Yes, Apollo 11 did go to the Moon. No, the US flag isn't 'waving' in the wind...
The Moon landings were faked. Apollo 11 didn't happen. Humans never set foot on the Moon. Heard all this before?
Conspiracy theories surrounding the Moon landings have proved worryingly persistent in the 50 years since Neil Armstrong and Buzz Aldrin took their first small steps on the lunar surface.
NASA's landmark achievement is still being challenged.
Despite there being a wealth of information online debunking these conspiracy theories, the cries of hoax continue. Why?
"We find ourselves awash in an ocean of information online," National Space Centre Discovery Director Profesor Anu Ojha said during a 2019 lecture at Royal Museums Greenwich.
"There has been more data produced in the last two years than in the whole of human history. This information ocean is getting more turbulent every single day," he continued. "The only tools we have to navigate through this maelstrom are the critical thinking skills that we are trying to develop in people as scientists."
So how can science help to debunk Moon landing conspiracy theories?
Take a look at the image below, and at the full panorama on the NASA website. Look closely at the shadows cast by astronaut Neil Armstrong and another object just out of shot. What's wrong with them?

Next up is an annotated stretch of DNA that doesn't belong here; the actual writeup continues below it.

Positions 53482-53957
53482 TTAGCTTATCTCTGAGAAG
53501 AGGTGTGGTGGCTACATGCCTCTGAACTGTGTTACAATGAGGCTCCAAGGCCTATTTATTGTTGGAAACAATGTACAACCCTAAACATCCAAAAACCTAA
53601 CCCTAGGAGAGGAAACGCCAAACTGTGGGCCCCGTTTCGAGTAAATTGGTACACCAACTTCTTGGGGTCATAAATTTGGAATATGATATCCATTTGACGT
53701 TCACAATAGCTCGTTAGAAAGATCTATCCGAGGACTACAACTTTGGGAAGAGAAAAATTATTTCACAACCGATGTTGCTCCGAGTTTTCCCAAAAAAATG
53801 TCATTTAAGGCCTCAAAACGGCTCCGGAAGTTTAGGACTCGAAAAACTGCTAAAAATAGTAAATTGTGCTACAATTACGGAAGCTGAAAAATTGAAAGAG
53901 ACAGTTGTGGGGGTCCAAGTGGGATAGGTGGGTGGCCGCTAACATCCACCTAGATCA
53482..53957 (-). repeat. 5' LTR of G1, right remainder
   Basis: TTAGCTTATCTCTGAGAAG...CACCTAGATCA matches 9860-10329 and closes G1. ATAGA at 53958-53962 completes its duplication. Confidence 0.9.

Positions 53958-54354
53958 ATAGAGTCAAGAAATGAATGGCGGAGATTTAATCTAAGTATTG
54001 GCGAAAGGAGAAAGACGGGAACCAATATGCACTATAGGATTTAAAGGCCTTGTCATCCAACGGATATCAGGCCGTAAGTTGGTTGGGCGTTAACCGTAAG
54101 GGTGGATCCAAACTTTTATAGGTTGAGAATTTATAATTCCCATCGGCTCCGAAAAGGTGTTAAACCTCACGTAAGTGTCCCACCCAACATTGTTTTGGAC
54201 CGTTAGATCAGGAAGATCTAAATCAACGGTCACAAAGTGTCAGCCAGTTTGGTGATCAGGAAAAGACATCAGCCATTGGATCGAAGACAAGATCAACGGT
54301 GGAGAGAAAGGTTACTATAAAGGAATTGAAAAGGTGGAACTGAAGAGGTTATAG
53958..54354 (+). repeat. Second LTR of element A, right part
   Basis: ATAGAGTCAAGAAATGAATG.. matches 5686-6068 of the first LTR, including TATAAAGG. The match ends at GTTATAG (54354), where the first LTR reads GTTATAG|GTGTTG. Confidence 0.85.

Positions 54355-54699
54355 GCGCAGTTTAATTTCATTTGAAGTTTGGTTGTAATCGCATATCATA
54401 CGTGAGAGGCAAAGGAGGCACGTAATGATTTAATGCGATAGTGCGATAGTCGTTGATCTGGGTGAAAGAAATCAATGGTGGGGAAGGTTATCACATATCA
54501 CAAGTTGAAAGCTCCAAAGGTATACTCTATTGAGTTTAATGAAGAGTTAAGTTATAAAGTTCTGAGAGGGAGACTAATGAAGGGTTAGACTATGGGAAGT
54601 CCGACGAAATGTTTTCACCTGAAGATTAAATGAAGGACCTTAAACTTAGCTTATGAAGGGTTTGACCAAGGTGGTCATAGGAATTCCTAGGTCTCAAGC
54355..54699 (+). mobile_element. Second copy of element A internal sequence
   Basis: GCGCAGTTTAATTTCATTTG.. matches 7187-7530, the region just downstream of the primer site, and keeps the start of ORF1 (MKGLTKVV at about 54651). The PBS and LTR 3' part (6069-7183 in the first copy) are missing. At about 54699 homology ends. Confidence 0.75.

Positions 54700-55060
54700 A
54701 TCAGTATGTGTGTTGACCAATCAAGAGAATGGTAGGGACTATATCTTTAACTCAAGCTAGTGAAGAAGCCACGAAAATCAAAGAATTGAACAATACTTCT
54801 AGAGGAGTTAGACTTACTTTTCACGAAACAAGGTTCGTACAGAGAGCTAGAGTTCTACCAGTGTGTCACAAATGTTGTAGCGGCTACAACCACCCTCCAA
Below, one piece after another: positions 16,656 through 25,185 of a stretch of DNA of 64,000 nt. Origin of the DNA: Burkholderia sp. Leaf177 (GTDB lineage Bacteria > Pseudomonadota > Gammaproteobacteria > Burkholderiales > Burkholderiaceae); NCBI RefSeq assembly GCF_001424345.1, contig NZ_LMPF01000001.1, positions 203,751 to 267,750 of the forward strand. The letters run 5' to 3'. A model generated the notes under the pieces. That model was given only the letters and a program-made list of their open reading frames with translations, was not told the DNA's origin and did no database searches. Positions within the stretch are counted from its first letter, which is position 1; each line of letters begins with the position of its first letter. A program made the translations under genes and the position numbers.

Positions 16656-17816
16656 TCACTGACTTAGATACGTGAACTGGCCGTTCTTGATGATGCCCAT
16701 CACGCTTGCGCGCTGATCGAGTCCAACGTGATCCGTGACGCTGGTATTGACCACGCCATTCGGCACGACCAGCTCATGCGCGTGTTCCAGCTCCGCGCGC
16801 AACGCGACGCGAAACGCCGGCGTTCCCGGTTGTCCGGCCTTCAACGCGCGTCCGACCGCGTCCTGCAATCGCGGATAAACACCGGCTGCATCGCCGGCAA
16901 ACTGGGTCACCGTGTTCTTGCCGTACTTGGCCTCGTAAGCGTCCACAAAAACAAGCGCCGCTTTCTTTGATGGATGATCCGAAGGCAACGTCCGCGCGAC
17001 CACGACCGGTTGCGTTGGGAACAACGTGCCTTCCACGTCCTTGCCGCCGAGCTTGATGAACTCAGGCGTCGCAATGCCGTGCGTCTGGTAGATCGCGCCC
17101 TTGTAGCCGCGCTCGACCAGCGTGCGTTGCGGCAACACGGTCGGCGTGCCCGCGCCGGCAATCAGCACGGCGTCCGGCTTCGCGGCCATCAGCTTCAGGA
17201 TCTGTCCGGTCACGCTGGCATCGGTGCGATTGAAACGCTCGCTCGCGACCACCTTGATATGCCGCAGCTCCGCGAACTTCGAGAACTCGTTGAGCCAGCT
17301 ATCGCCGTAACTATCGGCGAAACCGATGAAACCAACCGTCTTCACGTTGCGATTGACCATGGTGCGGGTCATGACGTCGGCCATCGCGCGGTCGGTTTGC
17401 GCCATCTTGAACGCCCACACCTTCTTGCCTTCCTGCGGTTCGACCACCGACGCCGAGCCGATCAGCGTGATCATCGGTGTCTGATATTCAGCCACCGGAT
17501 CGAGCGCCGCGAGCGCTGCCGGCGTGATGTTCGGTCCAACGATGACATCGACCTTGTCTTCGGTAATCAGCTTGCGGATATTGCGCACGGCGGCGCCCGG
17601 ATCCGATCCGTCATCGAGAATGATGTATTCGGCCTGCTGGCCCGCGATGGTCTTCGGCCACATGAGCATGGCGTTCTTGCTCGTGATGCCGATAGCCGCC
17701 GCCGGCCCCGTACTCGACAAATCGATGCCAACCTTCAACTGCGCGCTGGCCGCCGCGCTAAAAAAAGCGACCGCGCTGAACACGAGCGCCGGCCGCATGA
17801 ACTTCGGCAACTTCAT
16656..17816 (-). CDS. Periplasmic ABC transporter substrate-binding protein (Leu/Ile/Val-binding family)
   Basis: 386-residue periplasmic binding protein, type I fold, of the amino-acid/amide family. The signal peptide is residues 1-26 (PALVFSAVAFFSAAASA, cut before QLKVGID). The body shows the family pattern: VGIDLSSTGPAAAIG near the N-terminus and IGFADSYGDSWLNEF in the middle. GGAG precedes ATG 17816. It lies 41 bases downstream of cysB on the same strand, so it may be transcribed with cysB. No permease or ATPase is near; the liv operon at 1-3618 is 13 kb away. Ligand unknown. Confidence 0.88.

They're not parallel.
This image has been taken as proof by conspiracy theorists that the Moon landings were faked. Surely if the Sun were the only light source, then the shadows should be parallel? Doesn't this prove that the whole scene was mocked up in a studio, with multiple light sources creating different shadow patterns?
"This is on the surface of the Moon, but we can reproduce this effect any time we want to on Earth," Prof Ojha explains. "You have all seen this phenomenon yourself, where, because of perspective, parallel lines appear to be non-parallel. If you are trying to reduce on to a two-dimensional plane a three-dimensional situation, you can make lines do all sorts of weird things. Artists have been using this for centuries."
Go outside when the Sun is low in the sky and see this effect for yourself. Just like the images from Apollo 11, the shadows will not be parallel.
Conspiracy status: debunked
Join astronomers at the Royal Observatory Greenwich as they discover what shadows look like on other worlds.
Earth is surrounded by a zone of charged particles known as the 'Van Allen' radiation belt.